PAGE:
They should be allowed to work as a team, be accountable as a team and most importantly, be rewarded as a team. That is not to imply remuneration should be equal. A hospital operating room works as a team but with compensations appropriate to each station.
Players should be clear on their responsibilities and the expertise they bring to embolden the team. There should be no doubt as to individual Performance-Results-Expectations. The ‘Team Strategy’ should be honed and practiced much like an actor rehearses for a part. Make no mistake; each team player is an actor confidently playing a convincing role in his or her discipline focused expressly on: a) meeting the needs of the customer, b) neutralizing the competition for their own success, and c) the success of the team and company.
The Bottom Line:
Whether in sports or business, Performance Results, continue to be the quintessential challenge, and, the defining factor for success. A Team Approach utilizing only the vertical strengths of each individual is the winning formula that clearly ensures victory in the competitive corporate marketplace or on the links – even when confronted by masters like Tiger Woods.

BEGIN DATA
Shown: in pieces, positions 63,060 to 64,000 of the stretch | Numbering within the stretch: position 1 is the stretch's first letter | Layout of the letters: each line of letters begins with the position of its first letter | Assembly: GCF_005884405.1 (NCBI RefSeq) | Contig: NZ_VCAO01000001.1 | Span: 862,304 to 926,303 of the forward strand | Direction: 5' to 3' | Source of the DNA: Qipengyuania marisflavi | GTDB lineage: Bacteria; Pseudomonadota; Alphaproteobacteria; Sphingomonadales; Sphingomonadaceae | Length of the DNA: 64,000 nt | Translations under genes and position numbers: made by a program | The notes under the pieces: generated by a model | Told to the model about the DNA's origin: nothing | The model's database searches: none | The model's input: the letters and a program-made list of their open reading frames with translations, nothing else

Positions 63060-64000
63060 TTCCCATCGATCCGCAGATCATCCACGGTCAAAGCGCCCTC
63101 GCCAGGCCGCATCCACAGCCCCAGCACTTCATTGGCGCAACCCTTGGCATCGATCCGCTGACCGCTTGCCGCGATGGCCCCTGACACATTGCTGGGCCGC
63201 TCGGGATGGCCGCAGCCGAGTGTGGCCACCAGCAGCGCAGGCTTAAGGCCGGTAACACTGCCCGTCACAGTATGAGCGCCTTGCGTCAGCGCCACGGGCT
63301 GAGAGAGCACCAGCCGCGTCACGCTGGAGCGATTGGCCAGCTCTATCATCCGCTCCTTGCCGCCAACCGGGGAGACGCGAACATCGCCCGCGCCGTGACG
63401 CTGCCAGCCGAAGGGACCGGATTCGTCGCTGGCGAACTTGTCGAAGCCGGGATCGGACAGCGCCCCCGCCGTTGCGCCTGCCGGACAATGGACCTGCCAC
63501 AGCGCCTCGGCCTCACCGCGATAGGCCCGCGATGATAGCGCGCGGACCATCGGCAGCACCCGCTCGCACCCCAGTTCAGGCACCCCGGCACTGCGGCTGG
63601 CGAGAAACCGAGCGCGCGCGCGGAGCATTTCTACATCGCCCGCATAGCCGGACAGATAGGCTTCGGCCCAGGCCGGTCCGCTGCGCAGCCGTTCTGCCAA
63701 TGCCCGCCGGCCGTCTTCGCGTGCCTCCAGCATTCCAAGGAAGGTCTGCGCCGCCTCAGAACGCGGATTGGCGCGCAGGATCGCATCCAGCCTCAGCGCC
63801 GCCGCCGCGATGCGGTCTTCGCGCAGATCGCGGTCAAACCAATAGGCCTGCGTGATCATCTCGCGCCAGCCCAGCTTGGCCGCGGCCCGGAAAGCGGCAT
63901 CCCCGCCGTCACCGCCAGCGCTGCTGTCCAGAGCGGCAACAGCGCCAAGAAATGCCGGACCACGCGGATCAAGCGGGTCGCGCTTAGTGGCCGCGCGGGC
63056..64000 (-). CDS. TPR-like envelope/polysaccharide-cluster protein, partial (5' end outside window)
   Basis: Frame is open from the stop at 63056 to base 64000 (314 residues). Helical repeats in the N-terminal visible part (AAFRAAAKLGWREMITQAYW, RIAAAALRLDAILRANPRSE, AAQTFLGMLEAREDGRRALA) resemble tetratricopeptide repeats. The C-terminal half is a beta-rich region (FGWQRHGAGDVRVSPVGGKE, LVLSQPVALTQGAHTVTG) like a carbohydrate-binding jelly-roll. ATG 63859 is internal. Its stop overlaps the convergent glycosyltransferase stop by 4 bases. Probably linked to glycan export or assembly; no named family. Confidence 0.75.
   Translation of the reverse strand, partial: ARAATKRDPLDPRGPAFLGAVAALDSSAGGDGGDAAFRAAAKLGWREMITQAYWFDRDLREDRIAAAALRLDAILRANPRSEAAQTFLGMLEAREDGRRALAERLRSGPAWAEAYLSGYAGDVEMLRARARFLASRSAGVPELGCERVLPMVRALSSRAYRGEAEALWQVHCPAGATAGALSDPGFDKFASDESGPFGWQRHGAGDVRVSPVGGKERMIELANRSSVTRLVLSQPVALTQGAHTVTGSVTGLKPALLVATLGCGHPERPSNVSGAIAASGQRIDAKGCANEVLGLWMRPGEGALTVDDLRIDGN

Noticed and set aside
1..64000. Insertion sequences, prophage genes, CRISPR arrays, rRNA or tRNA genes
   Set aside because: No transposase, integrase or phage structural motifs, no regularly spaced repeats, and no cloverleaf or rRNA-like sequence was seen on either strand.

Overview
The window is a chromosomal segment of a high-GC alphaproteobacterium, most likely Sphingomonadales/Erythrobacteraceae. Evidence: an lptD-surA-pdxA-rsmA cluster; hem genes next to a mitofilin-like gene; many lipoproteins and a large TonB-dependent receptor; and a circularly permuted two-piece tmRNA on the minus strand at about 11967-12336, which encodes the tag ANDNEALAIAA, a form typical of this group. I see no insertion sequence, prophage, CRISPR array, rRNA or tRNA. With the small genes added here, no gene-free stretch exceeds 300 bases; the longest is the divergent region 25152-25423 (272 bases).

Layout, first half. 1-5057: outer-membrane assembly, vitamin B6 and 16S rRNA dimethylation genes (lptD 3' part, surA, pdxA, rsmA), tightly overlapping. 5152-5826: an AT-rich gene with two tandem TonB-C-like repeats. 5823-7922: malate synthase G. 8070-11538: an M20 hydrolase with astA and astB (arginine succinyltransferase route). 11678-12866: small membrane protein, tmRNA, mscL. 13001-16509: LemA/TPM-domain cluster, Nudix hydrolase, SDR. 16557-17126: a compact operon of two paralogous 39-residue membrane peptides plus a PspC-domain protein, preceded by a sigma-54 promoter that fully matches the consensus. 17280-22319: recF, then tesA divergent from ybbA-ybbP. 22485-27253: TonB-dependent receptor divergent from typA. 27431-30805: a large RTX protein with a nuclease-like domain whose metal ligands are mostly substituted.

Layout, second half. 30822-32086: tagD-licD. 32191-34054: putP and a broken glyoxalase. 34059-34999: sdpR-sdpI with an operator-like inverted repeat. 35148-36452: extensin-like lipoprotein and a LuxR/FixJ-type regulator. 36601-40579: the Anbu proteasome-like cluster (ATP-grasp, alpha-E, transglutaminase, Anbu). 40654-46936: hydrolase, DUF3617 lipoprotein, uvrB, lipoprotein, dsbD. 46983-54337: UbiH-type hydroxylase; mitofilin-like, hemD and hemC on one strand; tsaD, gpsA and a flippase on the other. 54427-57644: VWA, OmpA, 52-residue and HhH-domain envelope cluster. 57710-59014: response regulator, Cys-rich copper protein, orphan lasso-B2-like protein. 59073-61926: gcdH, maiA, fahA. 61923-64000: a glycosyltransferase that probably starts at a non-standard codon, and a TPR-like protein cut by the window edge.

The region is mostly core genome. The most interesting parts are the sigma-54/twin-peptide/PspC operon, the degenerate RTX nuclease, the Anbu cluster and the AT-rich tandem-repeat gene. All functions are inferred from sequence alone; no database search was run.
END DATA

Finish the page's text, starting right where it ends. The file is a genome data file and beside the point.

About the author
Paul Shearstone aka The ‘Pragmatic Persuasionist’ is one of North America’s foremost experts on Sales and Persuasion. An International Keynote Speaker, Author, Writer, Motivation / Time & Stress Management Specialist, Paul enlightens and challenges audiences as he informs, motivates and entertains. To comment on this article or to book the Pragmatic Persuasionist for your next successful event we invite to contact Paul Shearstone directly. 416-728-5556 or 1-866-855-4590 www.success150.com or firstname.lastname@example.org.